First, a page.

The deepest-dwelling fish in the sea is small, pink and delicate
Thanks to movies and nature videos, many people know that bizarre creatures live in the ocean's deepest, darkest regions. They include viperfish with huge mouths and big teeth, and anglerfish, which have bioluminescent lures that make their own light in a dark world.
However, the world's deepest-dwelling fish – known as a hadal snailfish – is small, pink and completely scaleless. Its skin is so transparent that you can see right through to its liver. Nonetheless, hadal snailfish are some of the most successful animals found in the ocean's deepest places.
Our research team, which includes scientists from the United States, United Kingdom and New Zealand, found a new species of hadal snailfish in 2014 in the Mariana Trench. It has been seen living at depths of almost 27,000 feet (8,200 meters). We recently published its scientific description and officially christened it Pseudoliparis swirei. Studying its adaptations for living at such great depths has provided new insights about what kinds of life can survive in the deep ocean.
We discovered this fish during a survey of the Mariana Trench in the western Pacific Ocean. Deep-sea trenches form at subduction zones, where one of the tectonic plates that form the Earth's crust slides beneath another plate. They extend 20,000 to 36,000 feet deep below the ocean's surface. The Mariana Trench is deeper than Mount Everest is tall.
Ocean waters in these trenches are known as the hadal zone. Our team set out to explore the Mariana Trench from top to bottom in an effort to understand what lives in the hadal zone; how organisms there interact; how they survive under enormous pressure created by six to seven miles of water above them; and what role hadal trenches play in the global ocean ecosystem.
Sending instruments to the ocean floor is pretty straightforward. Bringing them back up is not. Researchers studying the deep sea often use nets, cameras or robots connected to ships by cables. But a 7-mile-long cable, even if it is very strong, can break under its own weight.
We used free-falling landers – mechanical platforms that carry instruments and steel weights and are not connected to the ship. When we deploy landers, it takes about four hours for them to sink to the bottom. To call them back, we use an acoustic signal that causes them to release their ballast and float to the surface. Then we search for them in the water (each carries an orange flag), retrieve them and collect their data.
Hadal trenches are named after Hades, the Greek god of the underworld. To humans, they are harsh, extreme environments. Pressure is as high as 15,000 pounds per square inch – equivalent to a large elephant standing on your thumb, and 1,100 times greater than atmospheric pressure at sea level. Water temperatures are as low as 33 degrees Fahrenheit (1 degree Celsius). Yet, a host of animals thrive under these conditions.
Our team put down cameras baited with mackerel to attract mobile animals in the trench. At shallower depths, from approximately 16,000 to 21,000 feet (5,000-6,500 meters) on the abyssal plain, we saw large fish such as rattails, cusk eels and eel pouts. At the upper edges of the trench, below 21,000 feet, we found decapod shrimp, supergiant amphipods (swimming crustaceans), and small pink snailfish. This newly discovered species of snailfish that lives to near 27,000 feet (8,200 meters), is now the world's deepest living fish.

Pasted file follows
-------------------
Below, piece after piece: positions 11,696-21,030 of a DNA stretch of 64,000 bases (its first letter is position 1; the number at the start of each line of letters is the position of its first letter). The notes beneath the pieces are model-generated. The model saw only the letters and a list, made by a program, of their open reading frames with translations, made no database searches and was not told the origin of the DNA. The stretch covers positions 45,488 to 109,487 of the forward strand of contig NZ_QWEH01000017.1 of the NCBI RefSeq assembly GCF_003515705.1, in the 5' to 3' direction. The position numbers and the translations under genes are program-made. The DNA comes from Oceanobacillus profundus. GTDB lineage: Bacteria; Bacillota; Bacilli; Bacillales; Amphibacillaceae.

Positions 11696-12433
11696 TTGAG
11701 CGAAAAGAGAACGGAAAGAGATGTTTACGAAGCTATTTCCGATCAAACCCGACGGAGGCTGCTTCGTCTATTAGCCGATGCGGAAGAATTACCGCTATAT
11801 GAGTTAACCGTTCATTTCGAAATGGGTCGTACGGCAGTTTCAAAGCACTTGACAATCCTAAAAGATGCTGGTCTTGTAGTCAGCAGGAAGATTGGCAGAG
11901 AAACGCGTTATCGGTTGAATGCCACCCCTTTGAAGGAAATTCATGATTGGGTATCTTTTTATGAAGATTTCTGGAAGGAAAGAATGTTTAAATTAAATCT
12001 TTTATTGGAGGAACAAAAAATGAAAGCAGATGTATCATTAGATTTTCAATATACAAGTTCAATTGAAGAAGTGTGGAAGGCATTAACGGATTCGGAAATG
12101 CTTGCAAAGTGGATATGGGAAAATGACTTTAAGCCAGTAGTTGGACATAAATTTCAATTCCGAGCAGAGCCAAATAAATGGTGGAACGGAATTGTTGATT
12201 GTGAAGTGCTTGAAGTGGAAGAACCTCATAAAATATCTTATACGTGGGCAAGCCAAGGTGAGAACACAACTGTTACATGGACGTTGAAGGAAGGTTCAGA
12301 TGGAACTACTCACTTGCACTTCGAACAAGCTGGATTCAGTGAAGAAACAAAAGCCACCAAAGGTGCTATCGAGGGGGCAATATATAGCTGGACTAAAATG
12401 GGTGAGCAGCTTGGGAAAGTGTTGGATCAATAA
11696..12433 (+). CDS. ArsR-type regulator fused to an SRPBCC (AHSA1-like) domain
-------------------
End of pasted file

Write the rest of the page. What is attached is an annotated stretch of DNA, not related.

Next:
At the trench's greatest depths, near 36,000 feet (11,000 meters), we saw only large swarms of small scavenging amphipods, which are somewhat similar to garden pill bugs. Amphipods live all over the ocean but are highly abundant in trenches. The Mariana snailfish that we filmed were eating these amphipods, which make up most of their diet.
The Mariana Trench houses the ocean's deepest point, at Challenger Deep, named for the HMS Challenger expedition, which discovered the trench in 1875. Their deepest sounding, at nearly 27,000 feet (8,184 meters), was the greatest known ocean depth at that time. The site was named Swire Deep, after Herbert Swire, an officer on the voyage.
We named the Mariana snailfish Pseudoliparis swirei in his honor, to acknowledge and thank crew members who have supported oceanographic research throughout history.
Hadal snailfish have several adaptations to help them live under high pressure. Their bodies do not contain any air spaces, such as the swim bladders that bony fish use to ascend and descend in the water. Instead, hadal snailfish have a layer of gelatinous goo under their skins that aids buoyancy and also makes them more streamlined.
Hadal animals have also adapted to pressure on a molecular level. We've even found that some enzymes in the muscles of hadal fish are adapted to function better under high pressure.
Whitman College biologist Paul Yancey, a member of our team, has found that deep-sea fish use a molecule called trimethyl-amine oxide (TMAO) to help stabilize their proteins under pressure.
However, to survive at the highest water pressures in the ocean, fish would need so much TMAO in their systems that their cells would reach higher concentrations than seawater. At that high concentration, water would tend to flow into the cells due to a process called osmosis, in which water flows from areas of high concentration to low concentration to equalize. To keep these highly concentrated cells from rupturing, fish would have to continually pump water out of their cells to survive.
The evidence suggests that fish don't actually live all the way to the deepest ocean depths because they are not able to keep enough TMAO in their cells to combat the high pressure at that depth. This means that around 27,000 feet (8,200 meters) may be a physiological depth limit for fish.
Mackenzie Gerringer is a postdoctoral researcher at the University of Washington. This article was originally published in February 2018 issue of The Conversation.